The ‘greater fool theory’ states that it is possible to make money by buying investments, whether overvalued or not, and later selling them at a profit because there will always be someone (a bigger or greater fool) who will be willing to pay a higher price.
When a type of investment does very well for a long time, it attracts investors. Many feel they’re missing out on something good. We believe that such is the case in Canada’s two hottest housing markets: Vancouver and Toronto. Bidding wars show that some are willing to pay high prices to buy a house.
We think that houses have become too popular. Speculation in any type of asset, including houses, usually ends badly. Experienced investors will recall market corrections, or worse (revisit 1989), when house prices fell in both cities.
Both cities have some things going for them. The populations of Vancouver and Toronto keep growing. For instance, it’s estimated that the Greater Toronto Area grows by ‘a Kingston a year’. That’s over 120,000 people. This supports the housing market.
On the other hand, the tight supply and high prices have driven some residents to relocate to more affordable communities. Even if prices stop escalating, relocation could intensify in the future.
The low loonie attracted footloose capital
Foreign investors have found Canadian houses affordable. Especially with the lower loonie. But this is now less true in Vancouver. One study found that Vancouver has displaced London, England, as the world’s most at-risk housing market. Still, the B.C. government put a 15 per cent tax on foreign buyers.
A third factor driving up house prices is historically-low interest rates. This makes servicing even very high mortgages doable. We expect interest rates to remain quiescent. Particularly with ‘negative’ interest rates prevailing in Europe and Japan.
Few younger buyers expect to have to repay million-dollar mortgages. Particularly if they subscribe to the ‘greater fool theory’.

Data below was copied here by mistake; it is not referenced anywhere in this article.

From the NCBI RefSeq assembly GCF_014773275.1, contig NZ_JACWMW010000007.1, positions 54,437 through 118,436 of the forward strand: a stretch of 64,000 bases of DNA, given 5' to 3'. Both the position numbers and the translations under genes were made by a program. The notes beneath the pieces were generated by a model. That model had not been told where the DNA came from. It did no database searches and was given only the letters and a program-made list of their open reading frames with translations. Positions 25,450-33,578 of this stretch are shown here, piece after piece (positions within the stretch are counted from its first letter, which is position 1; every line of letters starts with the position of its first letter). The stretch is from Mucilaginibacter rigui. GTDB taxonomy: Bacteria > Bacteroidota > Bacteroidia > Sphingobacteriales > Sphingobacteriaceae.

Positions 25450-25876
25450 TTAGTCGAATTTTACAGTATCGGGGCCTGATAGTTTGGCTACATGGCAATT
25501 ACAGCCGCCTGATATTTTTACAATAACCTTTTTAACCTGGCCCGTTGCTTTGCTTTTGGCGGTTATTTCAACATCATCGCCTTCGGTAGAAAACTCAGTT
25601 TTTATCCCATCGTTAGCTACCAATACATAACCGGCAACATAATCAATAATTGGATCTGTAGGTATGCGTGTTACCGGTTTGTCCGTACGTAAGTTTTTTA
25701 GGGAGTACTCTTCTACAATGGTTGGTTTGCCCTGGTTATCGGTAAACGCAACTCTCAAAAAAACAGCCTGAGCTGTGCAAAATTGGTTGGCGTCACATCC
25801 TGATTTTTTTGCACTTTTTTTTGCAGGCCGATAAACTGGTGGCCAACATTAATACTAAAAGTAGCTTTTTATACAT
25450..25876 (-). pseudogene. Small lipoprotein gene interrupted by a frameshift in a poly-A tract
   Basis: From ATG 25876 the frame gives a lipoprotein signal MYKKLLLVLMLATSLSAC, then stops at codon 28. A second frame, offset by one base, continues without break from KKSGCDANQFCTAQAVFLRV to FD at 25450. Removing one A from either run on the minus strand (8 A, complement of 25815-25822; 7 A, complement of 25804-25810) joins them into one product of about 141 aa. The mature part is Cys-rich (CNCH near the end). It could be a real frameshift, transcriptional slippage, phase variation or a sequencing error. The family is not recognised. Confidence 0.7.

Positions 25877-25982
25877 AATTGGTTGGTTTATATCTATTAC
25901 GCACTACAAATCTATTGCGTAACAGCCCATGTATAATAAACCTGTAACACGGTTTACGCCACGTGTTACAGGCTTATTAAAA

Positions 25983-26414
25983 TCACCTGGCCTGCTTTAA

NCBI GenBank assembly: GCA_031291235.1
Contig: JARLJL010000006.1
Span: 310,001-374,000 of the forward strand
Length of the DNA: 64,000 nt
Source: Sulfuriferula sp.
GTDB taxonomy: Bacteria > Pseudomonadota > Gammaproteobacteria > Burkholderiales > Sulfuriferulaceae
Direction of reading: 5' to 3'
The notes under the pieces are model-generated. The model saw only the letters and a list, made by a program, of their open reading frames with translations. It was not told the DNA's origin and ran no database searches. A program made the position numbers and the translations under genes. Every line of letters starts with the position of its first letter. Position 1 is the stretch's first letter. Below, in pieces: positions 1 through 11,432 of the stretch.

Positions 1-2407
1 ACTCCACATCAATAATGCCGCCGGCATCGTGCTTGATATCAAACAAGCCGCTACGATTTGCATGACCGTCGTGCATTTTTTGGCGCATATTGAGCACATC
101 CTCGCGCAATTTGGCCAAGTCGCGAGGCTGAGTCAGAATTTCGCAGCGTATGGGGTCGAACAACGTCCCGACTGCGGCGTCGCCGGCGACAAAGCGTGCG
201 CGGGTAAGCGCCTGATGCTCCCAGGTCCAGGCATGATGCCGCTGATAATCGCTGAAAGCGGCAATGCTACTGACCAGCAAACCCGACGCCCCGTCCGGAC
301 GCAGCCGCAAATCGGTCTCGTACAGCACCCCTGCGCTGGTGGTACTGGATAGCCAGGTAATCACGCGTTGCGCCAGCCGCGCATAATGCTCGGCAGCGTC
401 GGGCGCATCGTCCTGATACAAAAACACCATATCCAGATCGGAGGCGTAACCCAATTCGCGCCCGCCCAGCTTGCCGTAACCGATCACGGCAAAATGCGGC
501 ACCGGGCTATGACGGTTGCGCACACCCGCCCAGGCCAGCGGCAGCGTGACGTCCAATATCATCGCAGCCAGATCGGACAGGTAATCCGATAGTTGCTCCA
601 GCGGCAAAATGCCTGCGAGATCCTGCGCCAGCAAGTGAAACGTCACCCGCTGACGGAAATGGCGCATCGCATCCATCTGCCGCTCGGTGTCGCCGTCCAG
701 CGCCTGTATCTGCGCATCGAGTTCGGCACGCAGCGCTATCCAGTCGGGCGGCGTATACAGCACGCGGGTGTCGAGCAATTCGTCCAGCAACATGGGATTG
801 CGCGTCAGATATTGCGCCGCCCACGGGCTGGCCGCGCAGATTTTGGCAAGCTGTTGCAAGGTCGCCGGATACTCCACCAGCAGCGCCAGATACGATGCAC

The greater fool theory
When the price of an investment rises for a long time, it eventually becomes overpriced. Nevertheless, some people are willing to buy. They acknowledge that they’re a ‘fool’ to pay such an inflated price for the asset. The thing is, they expect an even ‘greater fool’ to take it off their hands at an even higher price.
This likely explains why some younger home-buyers are willing to take on million-dollar mortgages. They think they can sell if they need to—in order to build a RRSP (Registered Retirement Savings Plan), a TFSA (Tax-Free Savings Account) or even just to take a vacation, occasionally eat out, or buy new clothes.
But when house prices stop rising and start to fall, however, the supply of greater fools will dry up in a hurry.
Hundreds of thousands of boomers are gradually retiring. Some lack pensions or have inadequate pensions. They hope to sell their houses at today’s prices and live happily ever after. Others, whose children have left, will need less space. They may not want to maintain a big house. Still others will develop infirmities that require them to live in single-level housing or retirement residences. When they start selling in droves, prices will drop.
To whom do boomers expect to sell to? Millennials working in precarious jobs saddled with student debt and car loans? When prices start to fall, the supply of ‘greater fools’ will dry up.
The Investment Reporter, MPL Communications Inc.
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